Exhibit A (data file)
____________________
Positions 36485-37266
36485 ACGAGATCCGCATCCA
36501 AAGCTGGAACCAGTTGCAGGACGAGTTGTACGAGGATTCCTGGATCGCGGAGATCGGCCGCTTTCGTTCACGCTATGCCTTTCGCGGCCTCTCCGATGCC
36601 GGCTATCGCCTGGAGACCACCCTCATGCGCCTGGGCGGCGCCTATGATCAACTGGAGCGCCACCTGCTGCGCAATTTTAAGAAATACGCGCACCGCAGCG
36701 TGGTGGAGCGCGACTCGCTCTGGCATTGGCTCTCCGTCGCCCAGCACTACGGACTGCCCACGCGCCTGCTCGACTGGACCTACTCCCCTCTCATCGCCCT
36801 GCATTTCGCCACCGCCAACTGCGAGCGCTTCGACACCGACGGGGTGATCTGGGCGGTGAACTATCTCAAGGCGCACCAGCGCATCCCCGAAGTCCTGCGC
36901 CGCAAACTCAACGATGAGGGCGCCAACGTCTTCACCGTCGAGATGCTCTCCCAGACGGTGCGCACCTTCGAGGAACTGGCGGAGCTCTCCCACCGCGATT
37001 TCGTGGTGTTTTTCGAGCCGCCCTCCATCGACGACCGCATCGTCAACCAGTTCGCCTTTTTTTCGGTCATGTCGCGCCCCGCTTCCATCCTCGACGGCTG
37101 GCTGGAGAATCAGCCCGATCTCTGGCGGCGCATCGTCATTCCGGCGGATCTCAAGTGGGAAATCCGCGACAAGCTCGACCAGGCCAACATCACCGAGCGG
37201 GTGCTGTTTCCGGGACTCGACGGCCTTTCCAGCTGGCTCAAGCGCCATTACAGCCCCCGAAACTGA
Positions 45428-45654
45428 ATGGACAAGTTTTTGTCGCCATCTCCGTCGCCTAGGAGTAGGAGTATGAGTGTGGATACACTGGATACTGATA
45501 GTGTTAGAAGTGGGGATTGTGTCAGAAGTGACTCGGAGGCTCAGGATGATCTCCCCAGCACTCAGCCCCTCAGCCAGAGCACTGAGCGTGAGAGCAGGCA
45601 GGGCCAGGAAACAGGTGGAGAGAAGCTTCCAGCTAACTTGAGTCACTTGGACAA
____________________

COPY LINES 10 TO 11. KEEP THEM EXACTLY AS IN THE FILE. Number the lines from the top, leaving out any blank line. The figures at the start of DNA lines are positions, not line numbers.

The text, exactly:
37201 GTGCTGTTTCCGGGACTCGACGGCCTTTCCAGCTGGCTCAAGCGCCATTACAGCCCCCGAAACTGA
Positions 45428-45654